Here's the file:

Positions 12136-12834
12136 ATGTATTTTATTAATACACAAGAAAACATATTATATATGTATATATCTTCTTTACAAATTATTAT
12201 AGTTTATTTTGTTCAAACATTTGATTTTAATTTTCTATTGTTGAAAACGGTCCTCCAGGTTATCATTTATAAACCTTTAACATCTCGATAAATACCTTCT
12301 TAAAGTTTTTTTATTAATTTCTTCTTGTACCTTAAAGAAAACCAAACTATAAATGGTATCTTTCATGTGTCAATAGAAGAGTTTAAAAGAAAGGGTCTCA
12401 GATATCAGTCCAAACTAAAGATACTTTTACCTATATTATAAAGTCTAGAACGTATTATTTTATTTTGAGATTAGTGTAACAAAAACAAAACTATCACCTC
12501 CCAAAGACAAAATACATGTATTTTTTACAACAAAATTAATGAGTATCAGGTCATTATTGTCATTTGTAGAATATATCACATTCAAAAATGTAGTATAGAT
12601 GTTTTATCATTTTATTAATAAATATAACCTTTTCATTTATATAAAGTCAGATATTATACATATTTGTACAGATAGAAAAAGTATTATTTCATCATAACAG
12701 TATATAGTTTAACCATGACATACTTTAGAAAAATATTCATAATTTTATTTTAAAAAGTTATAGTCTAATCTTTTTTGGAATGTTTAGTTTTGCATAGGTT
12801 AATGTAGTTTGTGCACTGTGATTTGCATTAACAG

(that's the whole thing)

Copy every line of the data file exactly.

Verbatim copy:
Positions 12136-12834
12136 ATGTATTTTATTAATACACAAGAAAACATATTATATATGTATATATCTTCTTTACAAATTATTAT
12201 AGTTTATTTTGTTCAAACATTTGATTTTAATTTTCTATTGTTGAAAACGGTCCTCCAGGTTATCATTTATAAACCTTTAACATCTCGATAAATACCTTCT
12301 TAAAGTTTTTTTATTAATTTCTTCTTGTACCTTAAAGAAAACCAAACTATAAATGGTATCTTTCATGTGTCAATAGAAGAGTTTAAAAGAAAGGGTCTCA
12401 GATATCAGTCCAAACTAAAGATACTTTTACCTATATTATAAAGTCTAGAACGTATTATTTTATTTTGAGATTAGTGTAACAAAAACAAAACTATCACCTC
12501 CCAAAGACAAAATACATGTATTTTTTACAACAAAATTAATGAGTATCAGGTCATTATTGTCATTTGTAGAATATATCACATTCAAAAATGTAGTATAGAT
12601 GTTTTATCATTTTATTAATAAATATAACCTTTTCATTTATATAAAGTCAGATATTATACATATTTGTACAGATAGAAAAAGTATTATTTCATCATAACAG
12701 TATATAGTTTAACCATGACATACTTTAGAAAAATATTCATAATTTTATTTTAAAAAGTTATAGTCTAATCTTTTTTGGAATGTTTAGTTTTGCATAGGTT
12801 AATGTAGTTTGTGCACTGTGATTTGCATTAACAG